Is this review helpful? Yes | NoThank you for your feedback.
As with everything about this group, frightening.read more
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American Fascists: The Christian Right and the War on America by Chris HedgesAt first, I was a little (or maybe a lot?) turned off by the title. After reading the book, I still am. Nevertheless, I understand why he uses this terminology.Hedges wrote a couple of other books, which I couldn’t get into. Losing Moses on the Freeway about how the Ten Commandments are part of our culture. The other book I tried to read, War is a Force that Gives Us Meaning was about the culture of war in this country. However, this book kept me reading asking for more.Hedges begins this book with an outline of his own theology. His views on the Bible, for instance, which he views as a book written “by a series of ancient writers, certainly fallible and at times at odds with each other, who asked the right questions and struggled with the mystery and transcendence of human existence.” He takes the Bible seriously and “therefore could not take it literally”. He talks about the many contradictions within the Bible.On other issues, Hedges says, “Faith presupposes that we cannot know. We can never know. Those who claim to know what life means play God.” He refers to the Pat Robertsons, Jerry Falwells and the James Dobsons as “false prophets”. He talks about how these “false prophets” have changed Christianity—a religion that helps outcasts and the poor to a religion, which supports “the god of capitalism”.Then he tackles another pet peeve about evangelical Christians. They seem to say all one needs to do for eternal life is to “accept Jesus Christ as your Lord and Savior”. Good deeds or a good life doesn’t seem to be important.He speaks about the “cult of masculinity” within religious right circles. They emphasize the importance of the man being “head of the household” and the “head of the church”. A society that tells our young boys that danger can be fun. “Even if the father drops the kid and cracks his head a little bit, at least he will be straight. A small price to pay I tell you”Politically, Hedges talks about the “irregularities” in regard to 2000 and 2004 elections. Just one example was in Ohio. Kenneth Blackwell, an African American Republican Secretary of State, “banned photographers and reports from polling places, making irregularities and harassment harder to document.” (Blackwell ran for higher office in 2006 and was defeated).Hedges points out one of my pet peeves. How Republicans are now regarding themselves as to heroes of the civil rights movement. They act as if they were the leaders in the field of civil rights, when in fact they blocked us every inch of the way just as they are doing now for gays and others. They have destroyed most evidence of their hatred. In 1970, for instance, Jerry Falwell “recalled all copies on his earlier sermons warning of integration and the evils of the black race.”Then the author points out that the red states, which vote Republican and have large evangelical populations are the states with the highest murder rates, illegitimacy and teenage births.Hedges indicates we must take up this challenge of speaking up about the religious right before it is too late to resist. “This is the genius of totalitarian movements. They convince the masses to agitate for their own incarceration”.He quotes from a right wing Christian textbook America’s Providential History that indicates, “We really do not want representatives who are swayed by majorities, but rather by correct principles.”Hedges speaks to the issue of how these right wing Christians talk about how “homosexuals are recruiting” when in fact they are the ways who are brainwashing children into their false creeds.Mussolini said before Fascism was a political party it was a religion. Compare that to what Vice President Henry Wallace said in 1944, “The really dangerous American fascist…is the man who wants to do in the United States in an American way what Hitler did to Germany in a Prussian way. The American fascist would prefer not to use violence. His method is to poison the channels of public information. With a fascist the problem is never how best to present the truth to the public but how best to use the news to deceive the public into giving the fascists and his group more money or more power. They claim to be super patriots, but they would destroy every liberty guaranteed by the Constitution. Finally Hedges feels the “debate with the radical Christian right is useless”. “The radical Christian right calls for exclusion, cruelty and intolerance in the name of God.” Hedges believes “all dialogue must include the respect and tolerance for the beliefs, worth and dignity of others especially those outside the nation and faith”.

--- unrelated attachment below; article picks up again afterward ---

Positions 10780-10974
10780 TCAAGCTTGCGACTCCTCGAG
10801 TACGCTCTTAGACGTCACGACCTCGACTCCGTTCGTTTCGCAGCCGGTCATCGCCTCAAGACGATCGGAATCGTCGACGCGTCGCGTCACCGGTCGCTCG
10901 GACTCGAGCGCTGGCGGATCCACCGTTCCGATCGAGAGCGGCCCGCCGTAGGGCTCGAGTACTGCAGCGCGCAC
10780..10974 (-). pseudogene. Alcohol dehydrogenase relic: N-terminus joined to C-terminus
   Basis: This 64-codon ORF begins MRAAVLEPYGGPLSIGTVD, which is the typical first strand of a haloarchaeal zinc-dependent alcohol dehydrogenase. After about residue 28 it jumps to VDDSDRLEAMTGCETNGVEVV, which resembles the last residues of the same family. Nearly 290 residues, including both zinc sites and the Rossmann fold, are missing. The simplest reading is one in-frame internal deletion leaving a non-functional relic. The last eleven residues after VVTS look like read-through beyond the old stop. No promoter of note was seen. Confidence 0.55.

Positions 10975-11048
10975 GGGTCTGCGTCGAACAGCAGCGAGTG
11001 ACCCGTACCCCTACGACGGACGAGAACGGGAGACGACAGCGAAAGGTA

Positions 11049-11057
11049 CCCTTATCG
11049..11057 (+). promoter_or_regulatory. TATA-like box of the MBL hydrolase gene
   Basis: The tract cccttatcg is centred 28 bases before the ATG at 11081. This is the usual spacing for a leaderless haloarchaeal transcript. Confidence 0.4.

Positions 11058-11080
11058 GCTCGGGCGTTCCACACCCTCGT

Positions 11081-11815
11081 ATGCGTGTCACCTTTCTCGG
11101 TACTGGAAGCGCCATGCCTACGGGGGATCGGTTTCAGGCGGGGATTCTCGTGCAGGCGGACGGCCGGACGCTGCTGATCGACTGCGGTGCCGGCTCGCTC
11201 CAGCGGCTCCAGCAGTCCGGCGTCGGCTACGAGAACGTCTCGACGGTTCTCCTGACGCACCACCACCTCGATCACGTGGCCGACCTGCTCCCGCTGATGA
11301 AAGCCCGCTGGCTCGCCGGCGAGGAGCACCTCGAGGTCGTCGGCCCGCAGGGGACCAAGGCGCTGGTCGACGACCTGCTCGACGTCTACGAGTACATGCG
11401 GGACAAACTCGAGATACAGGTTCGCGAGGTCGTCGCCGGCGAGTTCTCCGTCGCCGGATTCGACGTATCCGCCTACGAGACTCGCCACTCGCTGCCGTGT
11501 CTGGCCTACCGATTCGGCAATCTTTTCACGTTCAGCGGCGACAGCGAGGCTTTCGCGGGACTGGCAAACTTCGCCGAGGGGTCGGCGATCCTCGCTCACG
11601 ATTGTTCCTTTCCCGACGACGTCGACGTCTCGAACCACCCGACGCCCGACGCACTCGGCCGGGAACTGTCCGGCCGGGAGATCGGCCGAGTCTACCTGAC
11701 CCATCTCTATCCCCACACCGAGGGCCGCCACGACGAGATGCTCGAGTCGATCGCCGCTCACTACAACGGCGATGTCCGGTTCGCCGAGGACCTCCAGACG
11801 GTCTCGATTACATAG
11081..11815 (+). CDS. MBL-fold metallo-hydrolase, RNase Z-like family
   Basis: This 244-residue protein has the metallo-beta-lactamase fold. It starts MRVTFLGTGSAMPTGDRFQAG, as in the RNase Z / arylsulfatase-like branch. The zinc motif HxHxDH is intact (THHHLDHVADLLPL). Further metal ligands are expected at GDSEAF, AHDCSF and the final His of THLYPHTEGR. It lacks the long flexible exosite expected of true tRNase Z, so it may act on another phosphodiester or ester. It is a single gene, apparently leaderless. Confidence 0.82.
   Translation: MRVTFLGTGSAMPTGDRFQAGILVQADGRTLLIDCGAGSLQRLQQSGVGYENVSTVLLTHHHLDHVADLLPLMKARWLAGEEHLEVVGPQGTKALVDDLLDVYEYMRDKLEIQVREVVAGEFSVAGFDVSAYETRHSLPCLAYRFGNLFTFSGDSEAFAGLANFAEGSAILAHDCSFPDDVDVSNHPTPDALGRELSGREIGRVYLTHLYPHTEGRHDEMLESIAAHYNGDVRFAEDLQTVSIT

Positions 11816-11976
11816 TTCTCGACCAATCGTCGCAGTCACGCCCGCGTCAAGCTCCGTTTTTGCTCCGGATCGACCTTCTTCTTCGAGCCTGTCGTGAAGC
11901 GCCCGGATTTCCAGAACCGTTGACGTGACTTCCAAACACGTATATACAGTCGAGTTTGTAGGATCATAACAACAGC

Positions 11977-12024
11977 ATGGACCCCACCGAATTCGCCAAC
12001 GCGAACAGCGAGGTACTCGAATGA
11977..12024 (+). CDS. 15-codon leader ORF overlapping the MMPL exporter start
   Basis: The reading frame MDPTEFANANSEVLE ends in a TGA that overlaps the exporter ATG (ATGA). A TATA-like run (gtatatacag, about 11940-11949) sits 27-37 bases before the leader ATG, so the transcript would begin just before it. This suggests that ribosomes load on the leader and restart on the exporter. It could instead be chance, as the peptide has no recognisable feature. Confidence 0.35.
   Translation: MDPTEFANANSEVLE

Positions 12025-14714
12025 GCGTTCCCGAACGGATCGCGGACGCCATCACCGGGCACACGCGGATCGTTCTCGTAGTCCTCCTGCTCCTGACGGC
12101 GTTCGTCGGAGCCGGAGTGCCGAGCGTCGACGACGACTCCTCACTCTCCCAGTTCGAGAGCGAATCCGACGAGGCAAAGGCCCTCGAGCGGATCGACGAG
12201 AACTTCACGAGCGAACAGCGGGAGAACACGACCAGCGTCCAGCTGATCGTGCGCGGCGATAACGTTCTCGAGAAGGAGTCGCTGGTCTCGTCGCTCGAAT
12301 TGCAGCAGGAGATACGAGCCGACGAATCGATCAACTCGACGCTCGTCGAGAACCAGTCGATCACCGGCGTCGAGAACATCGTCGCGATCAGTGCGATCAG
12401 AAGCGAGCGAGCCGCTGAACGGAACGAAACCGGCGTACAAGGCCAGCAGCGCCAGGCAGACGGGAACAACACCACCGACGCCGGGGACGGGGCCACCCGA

Is this review helpful? Yes | NoThank you for your feedback.
It has alot of things I have read before but alot of interesting facts on James Dobson and James Kennedy.
Is this review helpful? Yes | NoThank you for your feedback.
As with everything about this group, frightening.
Is this review helpful? Yes | NoThank you for your feedback.
Despite the three stars I believe reading this book was a good use of my time.The book had a bit of repetition and fear mongering but his basic message was that the Christian leadership in America has abandoned the salvation mission of Billy Graham and has consumed itself with the quest for power. Instead of trying to convince people to accept salvation they are determined to pass laws to make people act like christians. "Democracy keeps religious faith in the private sphere, ensuring that all believers have an equal measure of protection and practice mutual tolerance. Democracy sets no religious ideal. It simply ensures coexistence. It permits the individual to avoid being subsumed by the crowd--the chief goal of totalitarianism, which seeks to tell all citizens what to believe, how to behave and how to speak. The call to obliterate the public and the private wall that keeps faith the prerogative of the individual means the obliteration of democracy." Hedges, C. (2006). American Fascists. Free Press: New York. p 196
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Scary and mobilizing.
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Hedges went out in the field and talked to all sorts of extremely conservative Christians. And quotes them at length. I would have enjoyed (...if that's the right word...) the book more if we had heard more from Hedges, and less from various scary wingnuts. But the last 10 pages of Hedges' conclusions make up for the third-of-a-book's worth of scary dominionist wingnuttery.